I am reminded of an incident narrated to me by an ex-official of the India Express. Once he went to Kalaai near Kanchi where the Swami was staying after taking over the Peethadhipathyam. (I too saw him once there and it was most touching to see poor villagers explaining to "Periyaval" their worries and problems such as the loss of a dear one, daughter eloping with a married man, or son taking to liquor. The Swami would offer them advice or guidance and they would leave, having passed on their 'burdens' to Him). When the Express official went to the Swami, he found Him totally silent. He was in a trance, the people there thought, and so they sat there quietly waiting for Him to look at them. A little later a poor villager came there literally sobbing and supplicating the Swami's help for his daughter's marriage. The Swami opened His eyes and asked him about the problem. "My daughter's marriage is fixed. The groom's party wants ten gold sovereigns. You must help me".
"Where do I have the gold? What can I give you"? the Swami asked.
"You have been guiding me all though my life. How can you say 'no' to me now? You only can help me", he persisted.
Finding the poor fellow unrelenting, the Swami said: "You know we are all the children of Mother Kamakshi. You go to Her temple and pray. She only can help you".
"I have no God except You. I pray to You only", he continued.
"I am telling you, go to Mother Kamakshi and pray to Her with all your heart".
The fellow left reluctantly, tears streaming down his cheeks. The Swami was moved by the situation.
Another long spell of silence. Quite a few were there waiting anxiously to speak to him. After nearly an hour He began to hear the others. Another hour passed. The Express official got his chance to speak to Him. In the meantime came a Gujarati couple. Prostrating before the Swami they offered fruits and some gold sovereigns in a plate. Looking at the plate and the gift, the Swami said that He would not accept any gifts and asked them to take the plate away.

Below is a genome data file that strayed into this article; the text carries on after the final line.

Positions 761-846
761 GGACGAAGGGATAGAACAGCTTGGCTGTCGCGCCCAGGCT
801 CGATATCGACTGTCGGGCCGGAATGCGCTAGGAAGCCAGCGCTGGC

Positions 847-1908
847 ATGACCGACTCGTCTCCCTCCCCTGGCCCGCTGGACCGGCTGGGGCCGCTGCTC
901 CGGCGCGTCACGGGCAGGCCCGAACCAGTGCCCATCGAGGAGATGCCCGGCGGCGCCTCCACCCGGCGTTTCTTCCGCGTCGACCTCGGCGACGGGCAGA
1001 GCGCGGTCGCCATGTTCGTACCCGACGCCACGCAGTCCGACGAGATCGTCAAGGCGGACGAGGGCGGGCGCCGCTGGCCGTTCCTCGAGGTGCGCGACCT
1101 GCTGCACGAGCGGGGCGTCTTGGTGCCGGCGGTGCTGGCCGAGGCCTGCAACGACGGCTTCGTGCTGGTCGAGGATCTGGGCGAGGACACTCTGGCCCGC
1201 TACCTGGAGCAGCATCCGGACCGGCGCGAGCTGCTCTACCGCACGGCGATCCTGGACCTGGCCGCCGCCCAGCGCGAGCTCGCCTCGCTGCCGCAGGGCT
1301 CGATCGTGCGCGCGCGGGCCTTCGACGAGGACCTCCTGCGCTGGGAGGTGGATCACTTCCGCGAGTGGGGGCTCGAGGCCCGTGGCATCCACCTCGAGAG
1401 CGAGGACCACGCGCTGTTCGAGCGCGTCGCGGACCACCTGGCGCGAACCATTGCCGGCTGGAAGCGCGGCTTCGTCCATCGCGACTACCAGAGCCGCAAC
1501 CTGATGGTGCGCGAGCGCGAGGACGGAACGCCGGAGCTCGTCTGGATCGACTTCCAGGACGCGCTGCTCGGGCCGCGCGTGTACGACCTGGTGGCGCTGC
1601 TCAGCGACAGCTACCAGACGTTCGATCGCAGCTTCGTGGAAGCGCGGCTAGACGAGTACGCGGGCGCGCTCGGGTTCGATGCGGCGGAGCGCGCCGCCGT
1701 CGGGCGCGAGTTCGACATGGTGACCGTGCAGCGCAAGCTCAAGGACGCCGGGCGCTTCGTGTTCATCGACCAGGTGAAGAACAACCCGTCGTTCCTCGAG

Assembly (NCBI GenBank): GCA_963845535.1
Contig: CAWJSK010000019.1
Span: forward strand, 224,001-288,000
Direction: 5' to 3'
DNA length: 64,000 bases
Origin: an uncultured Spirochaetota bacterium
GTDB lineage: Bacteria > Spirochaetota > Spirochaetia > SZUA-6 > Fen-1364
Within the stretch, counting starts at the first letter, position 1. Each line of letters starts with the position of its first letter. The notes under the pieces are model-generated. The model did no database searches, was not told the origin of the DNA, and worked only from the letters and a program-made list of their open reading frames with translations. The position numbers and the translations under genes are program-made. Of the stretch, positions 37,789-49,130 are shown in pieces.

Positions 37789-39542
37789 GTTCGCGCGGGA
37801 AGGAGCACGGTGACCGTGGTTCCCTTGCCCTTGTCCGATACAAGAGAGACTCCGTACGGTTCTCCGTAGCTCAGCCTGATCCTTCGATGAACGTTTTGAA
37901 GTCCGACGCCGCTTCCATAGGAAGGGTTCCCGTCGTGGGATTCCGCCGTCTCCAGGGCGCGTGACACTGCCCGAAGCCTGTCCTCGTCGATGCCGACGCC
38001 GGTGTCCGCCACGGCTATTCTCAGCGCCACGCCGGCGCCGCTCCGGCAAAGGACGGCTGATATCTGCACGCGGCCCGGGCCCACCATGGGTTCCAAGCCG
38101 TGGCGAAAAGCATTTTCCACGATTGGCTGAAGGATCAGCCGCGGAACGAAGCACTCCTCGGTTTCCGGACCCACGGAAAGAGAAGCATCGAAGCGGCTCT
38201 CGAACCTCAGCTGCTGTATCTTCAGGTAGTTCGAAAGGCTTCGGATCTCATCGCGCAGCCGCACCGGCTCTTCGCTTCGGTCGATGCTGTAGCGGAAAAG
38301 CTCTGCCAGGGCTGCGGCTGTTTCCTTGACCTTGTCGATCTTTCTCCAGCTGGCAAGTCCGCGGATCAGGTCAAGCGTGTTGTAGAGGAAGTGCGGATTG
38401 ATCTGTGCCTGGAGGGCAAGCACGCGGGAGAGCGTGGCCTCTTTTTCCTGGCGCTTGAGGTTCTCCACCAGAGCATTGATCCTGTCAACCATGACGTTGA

"We took a vow that we would offer You eleven gold sovereigns for You blessings. We have been saved by Your grace and we must fulfil the vow. You may do anything with them, Swami, kindly accept them," they insisted.
Asking them to wait, the Swami enquired whether anybody there had a car. The Express man instantly said that his car was ready to go anywhere.
"You saw the poor fellow? Go to Kamakshi temple and fetch him here without telling him anything."
In less than half an hour the car returned with the fellow still sobbing. He fell at the Swami's feet.
"Have you prayed to the Mother with all your heart?" the Swami asked.
"I know no prayer; I just cried before the Mother", he replied.
"The Divine Mother is pleased with your prayers. Take Her gift here". His Holiness pointed to the place.
The poor fellow's face turned pink with ecstasy. He looked at the sovereigns. "I want only ten Swami, not eleven" he pleaded still sobbing, this time in joy.
There was not one there without moist eyes. To the poor fellow and the people there is was nothing but the grace of His Holiness that solved the problem. To others it might seem a miracle or just a coincidence.
I was filled with such thoughts that I stood motionless at Chandrabagh for a while after the darshan. What did I ask for? Nothing, What could I seek? What greater boon could one ask for than to be in His presence even if it was for a minute or two? As I left the place with a heavy heart I was greeted by the river, the temple on the other side of the river bank and my tongawalla friend.
In the town the Vitthala temple is surrounded by a pantheon of Gods and Goddesses, which no pilgrim misses. I went to the Vitthala temple. But I did not visit the cluster of other temples around. I had the darshan and blessings of a living God. As I journeyed back, my mind was filled with the memory of those few minutes when His Holiness spoke to me gently. I did not remember much of the journey part on my way back. Nor did I feel the fatigue of the long journey from Pandharpur to Secunderabad via sholapur.
The great sage, His small figure, His benign smile, His raised hand blessing the devotees, His radiant face all are vivid in my memory. It seems as if I was in His great presence only a little while ago. Perhaps another such moment will be granted to me and countless people like me.